"Nobody showed up for his funeral except me, not even my mother," Underwood says in one of those sly asides where he speaks directly to the audience. "But I'll tell you this: When they bury me, it won't be in my backyard. And when they pay their respects, they'll have to wait in line."

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The Salt
3:38 am
Fri February 27, 2015

Stone Age Britons Were Eating Wheat 2,000 Years Before They Farmed It

A field of unharvested wheat is seen in Ashby-de-la-Zouch, England, in 2012. Wheat wasn't cultivated in Britain until some 6,000 years ago, but DNA evidence suggests early Britons were eating the grain at least 8,000 years ago.
Darren Staples Reuters/Landov

Originally published on Fri February 27, 2015 10:45 am

Scientists have learned a lot about our distant ancestors from DNA that's thousands of years old. Like the fact that we've inherited some Neanderthal DNA, so apparently our ancestors mated with them. Now there's new research from DNA that moves on from paleo-mating to paleo-eating.

About 10,000 years ago, hunter-gatherers in the Near East figured out how to grow cereal crops like wheat. The farming culture spread, and wherever it went, people traded in their spears for plows.

That's the conventional view. Apparently, it was more complicated than that.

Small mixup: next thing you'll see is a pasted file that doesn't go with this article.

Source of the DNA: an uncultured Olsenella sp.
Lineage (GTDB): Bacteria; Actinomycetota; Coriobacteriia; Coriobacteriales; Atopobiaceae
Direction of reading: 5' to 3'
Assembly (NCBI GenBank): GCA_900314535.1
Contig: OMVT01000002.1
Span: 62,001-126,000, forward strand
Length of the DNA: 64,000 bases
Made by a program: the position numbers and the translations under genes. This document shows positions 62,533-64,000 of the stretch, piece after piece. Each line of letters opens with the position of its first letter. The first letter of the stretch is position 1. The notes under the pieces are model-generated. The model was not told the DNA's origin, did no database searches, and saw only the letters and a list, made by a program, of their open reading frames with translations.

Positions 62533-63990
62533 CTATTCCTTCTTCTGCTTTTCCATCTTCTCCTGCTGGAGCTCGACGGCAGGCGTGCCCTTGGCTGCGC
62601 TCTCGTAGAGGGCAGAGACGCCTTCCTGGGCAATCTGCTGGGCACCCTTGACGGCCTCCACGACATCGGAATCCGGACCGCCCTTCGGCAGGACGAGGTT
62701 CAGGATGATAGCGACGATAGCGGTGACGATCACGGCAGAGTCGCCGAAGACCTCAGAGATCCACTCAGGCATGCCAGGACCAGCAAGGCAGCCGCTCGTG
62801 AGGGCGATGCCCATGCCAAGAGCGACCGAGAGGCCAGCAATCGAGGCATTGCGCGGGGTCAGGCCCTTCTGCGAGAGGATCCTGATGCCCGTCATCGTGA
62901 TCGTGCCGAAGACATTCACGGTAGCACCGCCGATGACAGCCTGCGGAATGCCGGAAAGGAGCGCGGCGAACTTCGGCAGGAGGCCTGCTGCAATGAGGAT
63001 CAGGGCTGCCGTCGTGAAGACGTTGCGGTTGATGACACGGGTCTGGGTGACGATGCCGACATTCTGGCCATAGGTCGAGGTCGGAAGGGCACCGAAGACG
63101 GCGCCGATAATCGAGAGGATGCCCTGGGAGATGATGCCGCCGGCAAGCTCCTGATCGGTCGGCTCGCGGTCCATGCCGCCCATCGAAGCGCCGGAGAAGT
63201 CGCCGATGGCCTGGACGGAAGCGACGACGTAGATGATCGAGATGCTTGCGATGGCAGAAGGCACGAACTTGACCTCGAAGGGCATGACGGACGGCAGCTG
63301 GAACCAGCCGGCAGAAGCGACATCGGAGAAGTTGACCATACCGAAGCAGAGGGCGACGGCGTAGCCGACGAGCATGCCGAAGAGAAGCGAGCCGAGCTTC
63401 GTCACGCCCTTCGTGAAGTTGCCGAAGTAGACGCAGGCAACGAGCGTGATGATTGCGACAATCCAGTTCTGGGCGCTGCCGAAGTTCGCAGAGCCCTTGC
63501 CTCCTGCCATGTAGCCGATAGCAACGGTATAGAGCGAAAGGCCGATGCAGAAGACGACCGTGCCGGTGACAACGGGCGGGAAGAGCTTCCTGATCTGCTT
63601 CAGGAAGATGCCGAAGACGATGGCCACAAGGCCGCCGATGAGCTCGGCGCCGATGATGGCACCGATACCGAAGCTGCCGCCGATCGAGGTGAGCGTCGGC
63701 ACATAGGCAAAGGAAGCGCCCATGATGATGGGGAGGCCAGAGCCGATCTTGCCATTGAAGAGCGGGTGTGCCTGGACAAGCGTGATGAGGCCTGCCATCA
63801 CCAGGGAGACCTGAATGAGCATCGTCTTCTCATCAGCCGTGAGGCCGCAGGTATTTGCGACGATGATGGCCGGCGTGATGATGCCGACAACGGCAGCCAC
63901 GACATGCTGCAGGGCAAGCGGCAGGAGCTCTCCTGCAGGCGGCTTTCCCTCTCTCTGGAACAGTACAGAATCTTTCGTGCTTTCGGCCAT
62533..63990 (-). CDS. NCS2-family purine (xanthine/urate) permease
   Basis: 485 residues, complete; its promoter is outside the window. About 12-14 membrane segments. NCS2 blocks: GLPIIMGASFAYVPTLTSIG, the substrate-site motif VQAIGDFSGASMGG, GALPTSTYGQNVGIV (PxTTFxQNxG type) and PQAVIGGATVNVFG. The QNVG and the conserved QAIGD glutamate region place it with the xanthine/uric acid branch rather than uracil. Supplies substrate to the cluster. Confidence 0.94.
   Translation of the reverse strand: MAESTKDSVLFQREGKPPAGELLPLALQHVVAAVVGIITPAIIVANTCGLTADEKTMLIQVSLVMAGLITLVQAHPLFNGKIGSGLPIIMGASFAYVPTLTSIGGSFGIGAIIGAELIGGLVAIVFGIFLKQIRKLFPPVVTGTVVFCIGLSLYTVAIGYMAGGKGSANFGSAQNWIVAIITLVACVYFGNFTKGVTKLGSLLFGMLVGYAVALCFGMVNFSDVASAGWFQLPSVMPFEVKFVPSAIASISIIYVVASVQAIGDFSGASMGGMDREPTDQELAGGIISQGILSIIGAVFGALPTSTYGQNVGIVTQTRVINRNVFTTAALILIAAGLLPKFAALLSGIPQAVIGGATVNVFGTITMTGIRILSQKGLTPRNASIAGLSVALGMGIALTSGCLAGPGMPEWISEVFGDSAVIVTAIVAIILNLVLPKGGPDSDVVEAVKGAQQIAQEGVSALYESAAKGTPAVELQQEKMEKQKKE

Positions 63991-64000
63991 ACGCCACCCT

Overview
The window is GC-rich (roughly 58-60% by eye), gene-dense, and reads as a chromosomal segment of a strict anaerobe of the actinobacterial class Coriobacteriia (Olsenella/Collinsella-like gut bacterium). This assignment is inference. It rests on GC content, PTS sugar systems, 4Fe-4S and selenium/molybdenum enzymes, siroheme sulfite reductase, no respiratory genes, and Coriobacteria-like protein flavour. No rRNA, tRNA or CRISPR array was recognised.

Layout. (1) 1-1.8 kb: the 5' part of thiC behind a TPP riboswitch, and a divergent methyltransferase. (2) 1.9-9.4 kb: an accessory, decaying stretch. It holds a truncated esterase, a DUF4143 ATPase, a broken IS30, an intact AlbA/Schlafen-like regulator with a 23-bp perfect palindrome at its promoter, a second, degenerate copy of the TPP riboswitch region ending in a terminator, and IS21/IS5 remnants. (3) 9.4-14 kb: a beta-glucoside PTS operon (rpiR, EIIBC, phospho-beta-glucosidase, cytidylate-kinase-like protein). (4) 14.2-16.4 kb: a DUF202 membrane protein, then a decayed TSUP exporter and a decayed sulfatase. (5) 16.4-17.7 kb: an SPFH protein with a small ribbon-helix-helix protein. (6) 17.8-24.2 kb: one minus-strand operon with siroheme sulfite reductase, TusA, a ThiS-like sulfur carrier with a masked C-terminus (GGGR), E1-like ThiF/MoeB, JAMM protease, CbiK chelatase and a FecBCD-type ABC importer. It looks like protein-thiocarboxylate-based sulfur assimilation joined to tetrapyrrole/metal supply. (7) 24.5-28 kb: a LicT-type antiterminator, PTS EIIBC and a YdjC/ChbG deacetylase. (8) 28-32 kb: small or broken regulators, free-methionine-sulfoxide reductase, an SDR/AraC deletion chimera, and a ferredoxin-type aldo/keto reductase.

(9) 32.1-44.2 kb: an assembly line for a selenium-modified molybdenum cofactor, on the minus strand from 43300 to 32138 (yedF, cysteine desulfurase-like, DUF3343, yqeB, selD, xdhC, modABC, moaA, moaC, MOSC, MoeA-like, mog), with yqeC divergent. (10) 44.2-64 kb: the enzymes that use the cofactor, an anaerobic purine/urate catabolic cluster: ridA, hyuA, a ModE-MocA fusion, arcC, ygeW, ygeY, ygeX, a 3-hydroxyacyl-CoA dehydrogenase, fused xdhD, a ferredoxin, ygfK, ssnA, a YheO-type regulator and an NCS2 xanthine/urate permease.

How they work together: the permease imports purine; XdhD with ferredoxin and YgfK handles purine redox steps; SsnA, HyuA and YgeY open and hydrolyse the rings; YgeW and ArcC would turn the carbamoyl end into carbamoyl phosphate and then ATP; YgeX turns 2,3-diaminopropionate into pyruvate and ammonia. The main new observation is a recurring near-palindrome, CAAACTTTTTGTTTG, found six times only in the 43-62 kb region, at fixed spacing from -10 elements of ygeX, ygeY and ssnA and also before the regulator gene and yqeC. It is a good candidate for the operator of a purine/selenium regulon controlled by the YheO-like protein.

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StoryCorps
3:36 am
Fri February 27, 2015

Obama To Ambitious Teen: 'You Have This Strength Inside Yourself'

President Barack Obama participates in a "My Brother's Keeper" StoryCorps interview with Noah McQueen in the Roosevelt Room of the White House on Feb. 20.
Chuck Kennedy The White House

Originally published on Fri February 27, 2015 11:01 am

Noah McQueen is part of "My Brother's Keeper," a White House program aimed at young men of color.

His teen years have been rough, and include several arrests and a short period of incarceration. But last week, he was at the White House. The 18-year-old sat down for a StoryCorps interview with President Obama, who wanted to know more about Noah's life.

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Goats and Soda
3:35 am
Fri February 27, 2015

Go Behind The Scenes With The Producer Who Made 'Life After Death'

Twins Watta and Fatta Balyon pose for a picture outside their guardian Mamuedeh Kanneh's house.
John W. Poole NPR

Originally published on Fri February 27, 2015 8:54 pm

They hired a car and drove for 10 hours over the most rutted dirt roads you can imagine, dodging motorbikes, pedestrians and overloaded cars all the way.